The life expectancy of grass depends on the type of grass you have and how much care you put into it.
Some grass types are very hardy and will survive in hot or cold weather conditions.
Other grass types are more finicky and prone to parasites and disease.
With so many different variables, how long should you expect your grass to live?
Most lawn grasses are perennial, which means they will continue to grow year after year. There is not a specific life expectancy on a blade of grass. As long as you are properly fertilizing and irrigating your lawn, it will last for a lifetime.
Grasses are constantly going through a cycle of life and death.
However, since there is almost always new grass sprouting up to replace any dead grass, it is unlikely you will notice your grass dying off at all.
Read on to learn more about the differences in annual and perennial grasses, the lifecycle of cool- and warm-season grasses, and the comparisons between different types of popular lawn grasses.
Annual Grasses Vs. Perennial Grasses
Annual grasses only live for one growing season, and then they die.
You will have to plant more grass for the next growing season.
Perennial grasses will grow yearly as long as they are cared for properly through fertilization and adequate irrigation.
Annual grasses are usually planted as crops for food, such as corn, wheat, and sorghum.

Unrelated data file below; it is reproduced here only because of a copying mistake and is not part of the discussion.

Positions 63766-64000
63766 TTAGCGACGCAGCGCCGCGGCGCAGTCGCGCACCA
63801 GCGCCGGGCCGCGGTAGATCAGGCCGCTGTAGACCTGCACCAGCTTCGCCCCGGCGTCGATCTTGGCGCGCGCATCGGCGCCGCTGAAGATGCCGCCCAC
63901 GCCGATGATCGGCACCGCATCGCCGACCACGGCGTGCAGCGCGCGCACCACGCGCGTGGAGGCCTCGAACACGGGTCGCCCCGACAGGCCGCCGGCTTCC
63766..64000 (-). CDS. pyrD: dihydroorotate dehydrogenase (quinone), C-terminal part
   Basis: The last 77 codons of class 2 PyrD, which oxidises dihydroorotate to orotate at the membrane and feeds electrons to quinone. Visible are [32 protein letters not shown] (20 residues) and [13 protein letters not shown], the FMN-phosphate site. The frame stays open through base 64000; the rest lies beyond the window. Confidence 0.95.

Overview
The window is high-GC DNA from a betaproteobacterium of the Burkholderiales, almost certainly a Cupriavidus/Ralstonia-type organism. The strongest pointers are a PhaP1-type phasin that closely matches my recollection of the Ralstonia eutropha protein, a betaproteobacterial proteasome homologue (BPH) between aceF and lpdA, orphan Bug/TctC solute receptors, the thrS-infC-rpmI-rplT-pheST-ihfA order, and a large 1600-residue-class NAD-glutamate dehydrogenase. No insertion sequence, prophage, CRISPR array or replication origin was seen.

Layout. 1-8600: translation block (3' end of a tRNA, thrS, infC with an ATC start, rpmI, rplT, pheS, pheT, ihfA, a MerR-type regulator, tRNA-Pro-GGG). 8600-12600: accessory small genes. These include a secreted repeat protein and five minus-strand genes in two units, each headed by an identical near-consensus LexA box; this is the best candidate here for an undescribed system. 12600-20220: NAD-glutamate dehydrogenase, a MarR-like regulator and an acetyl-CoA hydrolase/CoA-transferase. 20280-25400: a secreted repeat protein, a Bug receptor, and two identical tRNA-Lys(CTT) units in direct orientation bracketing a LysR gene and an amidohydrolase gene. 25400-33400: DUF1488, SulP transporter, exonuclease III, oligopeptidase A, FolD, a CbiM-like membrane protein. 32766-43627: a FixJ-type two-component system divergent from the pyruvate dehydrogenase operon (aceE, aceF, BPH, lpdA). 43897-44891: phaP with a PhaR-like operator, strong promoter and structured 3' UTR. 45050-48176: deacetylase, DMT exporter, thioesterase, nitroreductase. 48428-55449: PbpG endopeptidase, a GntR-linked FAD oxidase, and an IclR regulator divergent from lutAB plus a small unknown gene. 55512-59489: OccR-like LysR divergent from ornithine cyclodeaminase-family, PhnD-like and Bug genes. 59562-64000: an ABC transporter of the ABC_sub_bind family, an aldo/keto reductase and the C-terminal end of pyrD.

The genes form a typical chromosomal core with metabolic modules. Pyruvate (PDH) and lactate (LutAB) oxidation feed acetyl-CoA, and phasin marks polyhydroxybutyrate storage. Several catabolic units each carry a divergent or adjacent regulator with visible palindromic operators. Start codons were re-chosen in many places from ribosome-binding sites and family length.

Perennial grasses are the kinds used for growing a lush, green lawn.
These grasses are continually replenishing themselves.
Even though there are dying blades of grass, there are usually just as many new blades of grass growing in their place.
Most perennial grass species are dormant during the cold winter months, but once the growing season starts, the grass will become green and grow again.
Many perennial grass for lawn use requires minimal effort to maintain aside from keeping it mowed, fertilized, and watered during the growing season.
However, a couple of lawn grasses require very consistent maintenance schedules and pesticides to keep them alive and healthy.
Among the perennial lawn grass varieties, there are cool-season and warm-season grasses.
The Lifecycle Of Cool-Season And Warm-Season Grasses
The main difference between cool-season and warm-season grasses is when they peak during their growth cycle.
Cool-season grasses do most of their growing during the cooler spring and fall months.
Their growth slows down during the hottest summer months, and they are dormant during the winter.
Warm-season grasses grow more during the hot summer months, and then their growth tapers off during autumn.
These grasses also go dormant throughout the winter season.
Some cool-season types of grass are intolerant of extreme heat, and they will die quickly if temperatures reach 100° degrees Fahrenheit (38° C).
These grasses thrive in the cooler climates of New England and the Pacific Northwest.
Likewise, some warm-season grasses will not do well in areas where winter temperatures consistently drop below freezing.
These grasses require warmer temperatures throughout the year and tend to thrive in the climate of the Southeast and Gulf Coast states.
After both types of grasses go through a dormant period in the winter where they stop growing, they will return in the spring with fresh new growth.